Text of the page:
ABC News recently did a short segment on the US Army’s Comprehensive Soldier Fitness program, or, more accurately, the spiritual fitness portion of it.
They interviewed Brigadier General Rhonda Cornum, a PhD, MD, Desert Storm POW, and current Director of Comprehensive Soldier Fitness in the Army.
They also interviewed US Army Sgt Dustin Chalker, an atheist Soldier whom Michael Weinstein used to sue the US Army. (The lawsuit was dismissed.)
While military atheists have generally taken issue with the entire concept of “spiritual fitness,” the following portion of the interview was highlighted by Justin Griffith on his atheist “Rock Beyond Belief” website:
Sciutto (ABC News): Why is it that spiritual people make better soldiers?
Cornum: The ethos that we adhere to. Always place the mission first. Never accept defeat. Never leave a fallen comrade. Those kinds of things require you to have belief in something higher than yourself.
To be accurate, the US Army did not say “spiritual people make better Soldiers,” as the atheists claimed, though it is the question to which Gen Cornum responded. Unfortunately, the 2 minute segment lacks context on what either the interviewer or General Cornum understood “spiritual people” to mean.
Chalker apparently took issue with the General’s statement:
August 24, 2011 at 12:56 am
Thanks, Justin! I just can’t get over the absolutely blatent EO violation: “Those kinds of things require you to have a belief in something higher than yourself.” Really? We’re talking about the warrior ethos here, not some religious creed…
The only thing the warrior ethos requires is a belief in something *equal* to yourself, which means: your fellow battle buddy next to you. I believe battle buddies exist. That’s it. Nothing “higher” in any “spiritual” sense.
Unfortunately, the controversy is manufactured. Again. This time it appears to be over a poor transcription. Despite the supposed quotation, BG Cornum didn’t say that.
The ethos that we adhere to: Always place the mission first. Never accept defeat. Never leave a fallen comrade – Those kinds of things require you to have belief in something bigger than yourself. [emphasis added]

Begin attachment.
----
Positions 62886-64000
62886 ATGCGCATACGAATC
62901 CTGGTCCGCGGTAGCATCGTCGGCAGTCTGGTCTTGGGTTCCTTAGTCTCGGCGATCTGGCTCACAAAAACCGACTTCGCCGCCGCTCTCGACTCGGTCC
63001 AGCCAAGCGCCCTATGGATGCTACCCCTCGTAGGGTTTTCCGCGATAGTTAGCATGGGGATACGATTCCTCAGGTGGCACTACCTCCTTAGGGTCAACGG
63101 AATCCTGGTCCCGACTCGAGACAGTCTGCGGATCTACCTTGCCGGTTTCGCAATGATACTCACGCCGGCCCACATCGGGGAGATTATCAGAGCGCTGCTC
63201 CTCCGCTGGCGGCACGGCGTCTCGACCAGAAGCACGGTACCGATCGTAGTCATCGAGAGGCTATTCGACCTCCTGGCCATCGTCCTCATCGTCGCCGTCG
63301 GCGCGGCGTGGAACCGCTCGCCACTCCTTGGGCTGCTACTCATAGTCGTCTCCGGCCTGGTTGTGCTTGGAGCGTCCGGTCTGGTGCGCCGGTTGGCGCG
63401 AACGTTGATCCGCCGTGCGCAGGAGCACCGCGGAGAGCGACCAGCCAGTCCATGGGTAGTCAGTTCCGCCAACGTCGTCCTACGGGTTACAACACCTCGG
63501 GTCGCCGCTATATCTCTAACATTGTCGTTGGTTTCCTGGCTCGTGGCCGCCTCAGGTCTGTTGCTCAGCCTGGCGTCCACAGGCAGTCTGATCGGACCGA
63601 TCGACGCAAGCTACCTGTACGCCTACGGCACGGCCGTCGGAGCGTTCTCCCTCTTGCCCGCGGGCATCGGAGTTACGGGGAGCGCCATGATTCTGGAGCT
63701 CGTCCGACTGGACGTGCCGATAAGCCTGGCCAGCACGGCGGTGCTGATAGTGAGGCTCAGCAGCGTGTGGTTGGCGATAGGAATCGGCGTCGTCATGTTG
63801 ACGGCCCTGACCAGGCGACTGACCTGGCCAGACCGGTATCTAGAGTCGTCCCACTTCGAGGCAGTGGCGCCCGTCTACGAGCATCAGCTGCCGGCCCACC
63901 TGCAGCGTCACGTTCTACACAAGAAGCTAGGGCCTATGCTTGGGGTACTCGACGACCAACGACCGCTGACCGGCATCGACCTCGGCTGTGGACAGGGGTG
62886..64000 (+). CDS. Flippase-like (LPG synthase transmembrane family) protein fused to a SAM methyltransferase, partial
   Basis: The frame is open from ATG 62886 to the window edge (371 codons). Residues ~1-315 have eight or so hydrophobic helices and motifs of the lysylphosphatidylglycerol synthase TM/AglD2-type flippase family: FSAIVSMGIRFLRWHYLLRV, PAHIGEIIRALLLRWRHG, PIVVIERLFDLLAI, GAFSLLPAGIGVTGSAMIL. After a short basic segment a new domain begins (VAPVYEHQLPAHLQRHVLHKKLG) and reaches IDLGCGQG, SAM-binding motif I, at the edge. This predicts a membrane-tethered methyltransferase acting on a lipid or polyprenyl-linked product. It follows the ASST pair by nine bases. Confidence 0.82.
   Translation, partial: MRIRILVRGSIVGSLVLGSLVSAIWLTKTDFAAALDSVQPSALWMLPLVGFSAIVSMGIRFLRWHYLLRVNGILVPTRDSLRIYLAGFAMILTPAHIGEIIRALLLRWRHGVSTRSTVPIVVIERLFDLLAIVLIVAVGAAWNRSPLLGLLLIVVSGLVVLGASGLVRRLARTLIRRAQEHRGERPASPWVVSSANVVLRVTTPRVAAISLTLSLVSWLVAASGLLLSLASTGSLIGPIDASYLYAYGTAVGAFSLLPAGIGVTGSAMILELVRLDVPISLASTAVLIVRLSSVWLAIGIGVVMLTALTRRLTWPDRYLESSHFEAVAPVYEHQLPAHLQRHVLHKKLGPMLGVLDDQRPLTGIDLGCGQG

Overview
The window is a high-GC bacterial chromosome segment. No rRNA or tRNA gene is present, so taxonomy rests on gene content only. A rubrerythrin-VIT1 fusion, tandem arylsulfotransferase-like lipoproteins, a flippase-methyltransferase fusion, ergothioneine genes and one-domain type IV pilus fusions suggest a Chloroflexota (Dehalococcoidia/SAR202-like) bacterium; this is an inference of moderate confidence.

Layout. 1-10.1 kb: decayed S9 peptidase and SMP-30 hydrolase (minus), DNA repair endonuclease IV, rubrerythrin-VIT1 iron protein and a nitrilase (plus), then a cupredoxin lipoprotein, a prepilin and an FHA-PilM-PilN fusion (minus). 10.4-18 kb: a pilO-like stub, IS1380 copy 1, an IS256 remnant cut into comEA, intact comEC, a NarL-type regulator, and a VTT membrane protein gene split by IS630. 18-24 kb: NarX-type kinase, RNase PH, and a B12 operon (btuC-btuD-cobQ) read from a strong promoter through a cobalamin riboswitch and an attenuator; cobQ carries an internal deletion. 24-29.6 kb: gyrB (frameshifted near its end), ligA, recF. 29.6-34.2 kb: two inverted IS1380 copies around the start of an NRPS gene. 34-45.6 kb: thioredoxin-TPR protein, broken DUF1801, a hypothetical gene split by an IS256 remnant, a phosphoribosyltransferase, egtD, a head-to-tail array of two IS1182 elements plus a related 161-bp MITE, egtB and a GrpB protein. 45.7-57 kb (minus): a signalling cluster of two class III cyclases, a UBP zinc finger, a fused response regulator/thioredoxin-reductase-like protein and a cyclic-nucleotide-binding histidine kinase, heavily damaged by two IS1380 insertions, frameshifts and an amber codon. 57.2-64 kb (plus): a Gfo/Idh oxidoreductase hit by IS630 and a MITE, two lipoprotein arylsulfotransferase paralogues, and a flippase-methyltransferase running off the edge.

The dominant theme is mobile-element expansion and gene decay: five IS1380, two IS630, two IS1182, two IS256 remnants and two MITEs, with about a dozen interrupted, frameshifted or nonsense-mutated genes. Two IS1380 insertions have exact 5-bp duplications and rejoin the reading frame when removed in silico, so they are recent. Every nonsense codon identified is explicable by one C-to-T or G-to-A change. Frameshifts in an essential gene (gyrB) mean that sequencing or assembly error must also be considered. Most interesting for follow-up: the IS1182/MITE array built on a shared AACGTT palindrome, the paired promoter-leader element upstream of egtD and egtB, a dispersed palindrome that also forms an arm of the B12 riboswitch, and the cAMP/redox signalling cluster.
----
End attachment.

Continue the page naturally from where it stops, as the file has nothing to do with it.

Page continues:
The atheists’ error may be a result of confirmation bias or expectation error — the atheists are hearing what they expect or want to hear, not what’s actually said.
Certainly even atheists would agree that there are things “bigger” than themselves they need to believe in consistent with the Army ethos. How about the Army itself? The mission? Their unit? Their squad? Maybe the US Constitution? Truth, justice, the American way?
Semantics aside, it seems some are so determined to criticize the Army’s efforts they are unable to acknowledge the good or positive value in any position bearing the slightest similarity to that which they oppose. (This characteristic is strikingly similar to Chris Rodda’s need to emphasize ‘complete disagreement’ with a Senator defending the Constitution.)
Fortunately, despite the hypersensitivity on the atheists’ parts to certain words in the English language, it’s unlikely many people within the military actually feel nothing is bigger (or higher) than themselves. After all, why would someone join the military if they truly felt there was nothing worth fighting for bigger than themselves? (It’s unlikely, though possible, one might join for personal gain, but such a motivation would likely not persist long enough to survive the early stages of military training.)
The greatest Soldiers have been defined by their desire to serve. If there is nothing bigger or higher than the individual, your highest calling is to serve yourself – and that would make a poor Soldier.
It is true that when the bullets start flying, servicemembers will often say they fight for the Soldier fighting next to them or the Airman flying on their wing. But the question of why must ultimately be answered on a grander scale.